Rain boots come in all shapes and sizes, so if you’re in the market for a new pair, do some research before you purchase any. Figure out what you’ll be using them for most: If it’s commuting with a lot of walking, you’ll need a boot that’s not only comfortable but that you can easily slip on and off at your destinations. If you do a lot of driving and lots of dashing between your car and your destination, perhaps a pair of rain shoes that you can slip on over your existing pair of shoes will do the trick. And if you’re going to be spending lots of time outside working, then your best will be a waterproof work boot, or a comfortable, walkable pair of rain boots with added insulation.
Depending on your preference, you can purchase rain boots with or without laces. Boots with laces will also give you a fit that’s more customized to your foot and leg.
Another option for those of you who live in warm / hot climates that have lots of rainfall: Rubber flip-flops. Because sometimes it’s just way too hot to put on a pair of huge rubber boots! Especially since rain boots should always be worn with a protective layer between your skin and the boots — whether’s that’s a pair of socks, tights, leggings, boot liners – you definitely need something there to prevent chafing. So rubber flip-flops can be a great option when it’s super hot outside but it’s pouring rain, especially if you don’t mind the feeling of rain on your toes.
Next up: Rain boot care. It’s much, much easier than leather boot care. (And if you’re in the market for that, we’ve got plenty of articles on that as well.)
- How To Take Care Of Your Distressed Leather Cowboy Boots
- Expert Leather Care for Your Boots
- How to Clean, Protect, Wear & Store Suede
- Exotic Leather Care
Once you’re ready to clean your boots, you have two options: Wet cleaning or dry cleaning. If you have a slop sink, a sink in your basement, or don’t mind getting your bathroom sink or tub a bit dirty, you can rinse your boots off as soon as you get home. Give them a good hose down, and use a rag to get into any crevices. Flip the boots over to clean the ridges on the soles, and remove any debris that’s caught in there — especially pebbles and stones, as these can not just damage the boots, but scratch your floors if you walk across them wearing boots with sharp things caught in the soles. And if the inside of your boot has gotten dirty, you can give them a good scrub as well. Your boots may have a detachable liner inside the sole – you can remove that and clean it and dry it out thoroughly.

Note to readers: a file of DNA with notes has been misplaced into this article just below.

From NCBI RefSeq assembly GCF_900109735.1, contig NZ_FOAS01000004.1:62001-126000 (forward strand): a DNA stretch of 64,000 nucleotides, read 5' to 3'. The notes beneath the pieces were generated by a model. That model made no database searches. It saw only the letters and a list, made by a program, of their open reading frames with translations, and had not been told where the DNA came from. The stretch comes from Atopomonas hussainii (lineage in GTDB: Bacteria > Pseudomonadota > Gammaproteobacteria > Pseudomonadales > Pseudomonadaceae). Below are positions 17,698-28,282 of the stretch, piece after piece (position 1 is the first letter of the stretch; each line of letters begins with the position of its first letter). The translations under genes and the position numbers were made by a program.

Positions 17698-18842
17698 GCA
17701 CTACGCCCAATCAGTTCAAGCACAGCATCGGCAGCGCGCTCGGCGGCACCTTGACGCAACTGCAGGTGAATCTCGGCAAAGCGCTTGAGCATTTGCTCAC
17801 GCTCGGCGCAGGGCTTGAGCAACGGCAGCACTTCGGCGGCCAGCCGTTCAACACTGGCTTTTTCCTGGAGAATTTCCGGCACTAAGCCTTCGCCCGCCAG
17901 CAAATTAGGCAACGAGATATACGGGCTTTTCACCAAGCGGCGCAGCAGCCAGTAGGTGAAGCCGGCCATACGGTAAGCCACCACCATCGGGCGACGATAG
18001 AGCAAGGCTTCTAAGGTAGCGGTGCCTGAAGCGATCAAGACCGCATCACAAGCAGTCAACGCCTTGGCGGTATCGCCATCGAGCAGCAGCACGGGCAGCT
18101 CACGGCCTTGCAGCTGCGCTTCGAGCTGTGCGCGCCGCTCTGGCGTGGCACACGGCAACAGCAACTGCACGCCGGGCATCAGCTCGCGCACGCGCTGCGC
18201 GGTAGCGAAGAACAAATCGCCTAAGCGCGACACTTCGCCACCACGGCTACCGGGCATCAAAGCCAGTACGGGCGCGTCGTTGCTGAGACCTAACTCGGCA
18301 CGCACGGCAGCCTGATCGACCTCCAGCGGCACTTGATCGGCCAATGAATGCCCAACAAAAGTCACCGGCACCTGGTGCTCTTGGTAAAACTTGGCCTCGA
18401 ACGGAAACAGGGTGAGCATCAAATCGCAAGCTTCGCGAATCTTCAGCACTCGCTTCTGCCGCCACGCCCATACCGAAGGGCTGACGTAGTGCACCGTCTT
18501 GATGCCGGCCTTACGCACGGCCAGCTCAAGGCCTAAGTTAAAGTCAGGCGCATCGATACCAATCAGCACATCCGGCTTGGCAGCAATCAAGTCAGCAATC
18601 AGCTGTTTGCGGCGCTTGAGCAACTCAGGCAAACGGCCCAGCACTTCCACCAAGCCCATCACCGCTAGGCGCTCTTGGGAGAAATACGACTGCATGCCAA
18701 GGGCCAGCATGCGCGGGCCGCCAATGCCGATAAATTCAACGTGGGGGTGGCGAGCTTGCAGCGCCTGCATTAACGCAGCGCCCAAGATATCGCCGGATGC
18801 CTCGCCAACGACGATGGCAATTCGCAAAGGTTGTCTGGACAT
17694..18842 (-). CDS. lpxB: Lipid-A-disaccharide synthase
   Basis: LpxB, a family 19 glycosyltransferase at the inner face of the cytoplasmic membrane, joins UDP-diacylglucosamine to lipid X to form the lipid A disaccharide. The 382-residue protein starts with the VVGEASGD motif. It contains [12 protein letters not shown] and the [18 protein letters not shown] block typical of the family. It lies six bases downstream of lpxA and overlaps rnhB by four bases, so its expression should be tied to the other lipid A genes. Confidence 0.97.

The second method of cleaning rain boots is a dry method. With this one, you’re going to let your boots dry naturally. We always caution against letting boots and shoes dry too close to heat sources such as radiators or campfires, and that’s also a huge no-no for rain boots: Heat will distort, crack, and even melt the material your boots are made of. You can place the boots on a rag or towel on the floor, or onto a boot tray. (We have more ideas like this in Organize That Mudroom.)
Once the boots are dry, grab a damp cloth. If your boots were super muddy before you set them out to dry, that mud will have dried onto the boots. You can now flake that mud off directly into the garbage using the cloth. Then, rinse the cloth or grab a fresh damp cloth, and clean off any remaining residue. Don’t forget to check the soles for any pebbles or grit that may have gotten caught in there.
If you don’t want to hang up wet boots, you can also DIY a staging area for boots to dry off in, such as reconstituting a baking tray with raised sides to catch any moisture. Or, go basic with a simple door mat that has a rubber bottom so that the moisture from the boots doesn’t seep out onto your carpet or wooden floors.
Once they’re dry, hang them up so that they’re ready for that next shower – and next set of rain puddles.